Author Archives: Bill Burgess

Digital Coast Briefing for Congress

NSGIC is a member of the Digital Coast Partnership which presented a briefing on the National Oceanic and Atmospheric Administration’s (NOAA) Digital Coast initiative. Digital Coast — a constituent-driven program — improves coastal economies and ecological health by helping communities address on-the-ground planning, resource management challenges with just, cost-effective, and participatory solutions. Reps. Ruppersberger (D-MD) and Young (R-AK) introduced The Digital Coast Act of 2013 (H.R. 1382) on March 21, 2013, and it has been referred to the Subcommittee on Fisheries, Wildlife, Oceans, and Insular Affairs.

Speakers for this briefing included:
• Jason Jordan, Director of Policy & Government Affairs, American Planning Association
• Chad Berginnis, Executive Director, Association of State Floodplain Managers
• Bill Burgess, Washington Liaison, National States Geographic Information Council
• Allison Hardin, Planner, City of Myrtle Beach, South Carolina
• Kurt Allen, Vice President, Photo Science, Inc.

You may view the materials presented at this briefing by clicking HERE.

California Public Records Act Decision

The following message was forwarded to NSGIC by Bruce Joffee, GISP, from the Open Data Consortium.  NSGIC is posting this message, because it signed the Amicus Brief that was filed in this matter before the California Supreme Court.

Interpreting the California Public Records Act in light of California’s Constitution, the California Supreme Court affirmed the public’s right of access to government information in the same format that it is used by government agencies.  The unanimous decision of all seven Justices explained, “Openness in government is essential to the functioning of a democracy.  Implicit in the democratic process is the notion that government should be accountable for its actions.  In order to verify accountability, individuals must have access to government files.”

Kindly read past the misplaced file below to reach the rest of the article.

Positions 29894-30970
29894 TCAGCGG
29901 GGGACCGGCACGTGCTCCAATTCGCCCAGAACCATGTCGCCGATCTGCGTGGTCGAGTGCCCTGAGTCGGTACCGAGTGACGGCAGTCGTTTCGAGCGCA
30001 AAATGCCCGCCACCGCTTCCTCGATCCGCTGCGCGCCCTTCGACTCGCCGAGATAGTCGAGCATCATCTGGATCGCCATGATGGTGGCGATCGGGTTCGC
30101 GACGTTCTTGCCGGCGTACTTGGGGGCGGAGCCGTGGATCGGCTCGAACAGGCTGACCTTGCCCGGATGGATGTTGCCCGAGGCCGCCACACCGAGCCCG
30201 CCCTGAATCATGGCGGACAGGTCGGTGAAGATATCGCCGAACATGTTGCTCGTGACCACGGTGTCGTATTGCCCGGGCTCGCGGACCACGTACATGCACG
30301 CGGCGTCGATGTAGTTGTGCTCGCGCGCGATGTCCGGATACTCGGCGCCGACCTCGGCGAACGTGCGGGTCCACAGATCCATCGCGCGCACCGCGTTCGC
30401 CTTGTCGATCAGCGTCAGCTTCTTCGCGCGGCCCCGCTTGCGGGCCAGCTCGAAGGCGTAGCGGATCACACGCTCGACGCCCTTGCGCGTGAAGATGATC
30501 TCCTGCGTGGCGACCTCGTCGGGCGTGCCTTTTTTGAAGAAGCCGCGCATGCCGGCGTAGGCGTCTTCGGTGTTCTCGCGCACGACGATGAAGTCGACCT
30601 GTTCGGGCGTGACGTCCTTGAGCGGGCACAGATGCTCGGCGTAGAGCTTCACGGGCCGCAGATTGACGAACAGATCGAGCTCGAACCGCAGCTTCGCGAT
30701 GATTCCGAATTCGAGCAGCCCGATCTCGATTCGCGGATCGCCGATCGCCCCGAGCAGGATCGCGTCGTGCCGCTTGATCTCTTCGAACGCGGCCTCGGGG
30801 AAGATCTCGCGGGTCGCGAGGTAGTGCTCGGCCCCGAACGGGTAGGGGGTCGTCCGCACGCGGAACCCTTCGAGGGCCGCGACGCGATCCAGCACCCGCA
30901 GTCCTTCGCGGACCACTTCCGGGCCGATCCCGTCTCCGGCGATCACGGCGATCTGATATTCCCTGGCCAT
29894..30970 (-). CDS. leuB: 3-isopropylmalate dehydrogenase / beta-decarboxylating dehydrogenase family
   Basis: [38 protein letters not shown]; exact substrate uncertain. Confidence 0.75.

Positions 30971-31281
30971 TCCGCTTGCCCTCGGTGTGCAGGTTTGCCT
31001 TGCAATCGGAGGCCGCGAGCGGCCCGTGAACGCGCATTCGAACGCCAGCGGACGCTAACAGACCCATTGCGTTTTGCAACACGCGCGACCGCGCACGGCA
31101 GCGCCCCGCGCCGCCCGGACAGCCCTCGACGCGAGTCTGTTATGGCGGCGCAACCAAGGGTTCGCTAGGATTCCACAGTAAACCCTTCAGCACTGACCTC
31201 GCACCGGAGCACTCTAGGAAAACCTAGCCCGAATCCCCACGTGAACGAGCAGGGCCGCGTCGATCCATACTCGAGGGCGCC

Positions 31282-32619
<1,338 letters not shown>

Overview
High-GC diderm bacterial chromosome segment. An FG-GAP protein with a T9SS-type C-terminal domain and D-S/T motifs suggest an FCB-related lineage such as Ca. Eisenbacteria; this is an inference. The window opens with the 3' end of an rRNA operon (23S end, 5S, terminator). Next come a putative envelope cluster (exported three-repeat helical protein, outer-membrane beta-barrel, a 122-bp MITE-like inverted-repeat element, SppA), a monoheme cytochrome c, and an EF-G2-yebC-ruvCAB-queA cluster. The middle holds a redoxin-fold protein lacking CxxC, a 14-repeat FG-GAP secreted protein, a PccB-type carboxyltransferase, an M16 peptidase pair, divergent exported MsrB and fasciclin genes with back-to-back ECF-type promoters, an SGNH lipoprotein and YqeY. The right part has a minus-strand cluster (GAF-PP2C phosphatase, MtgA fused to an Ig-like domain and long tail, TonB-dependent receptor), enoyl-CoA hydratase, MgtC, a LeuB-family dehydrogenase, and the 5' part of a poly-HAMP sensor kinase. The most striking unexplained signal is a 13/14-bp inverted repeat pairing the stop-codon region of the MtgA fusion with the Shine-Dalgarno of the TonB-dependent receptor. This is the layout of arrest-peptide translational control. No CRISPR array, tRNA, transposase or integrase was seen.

It has been over four years (51 months) since the Sierra Club filed suit against Orange County for access to its GIS-formatted parcel basemap database (“OC Landbase”) under the Public Records Act, which precludes having to pay the County’s price ($475,000) nor having to sign a licensing agreement restricting use or distribution of the County’s data.  A year after filing, however, the Superior Court decided in favor of Orange County, agreeing with the County’s position that its OC Landbase was excluded from disclosure as “computer mapping system” software.  Sierra Club appealed, but 14 months later, the Court of Appeal found the statutory language ambiguous, and supported the County’s position that GIS-formatted files fall within the meaning of “computer mapping system.”

The Sierra Club appealed to the California Supreme Court, which agreed to hear the case 3 months later.  After another 22 months, the Supreme Court decided: the lower courts got it wrong.  The Court decision says, “We believe the public records exemption for ‘computer software’ (§ 6254.9(a)), a term that ‘includes computer mapping systems’ (§ 6254.9(b)), does not cover GIS-formatted databases like the OC Landbase at issue here.”  Orange County must produce the OC Landbase in response to Sierra Club’s request “in any electronic format in which it holds the information (§ 6253.9(a)(1)) at a cost not to exceed the direct cost of duplication (§ 6253.9(a)(2)).”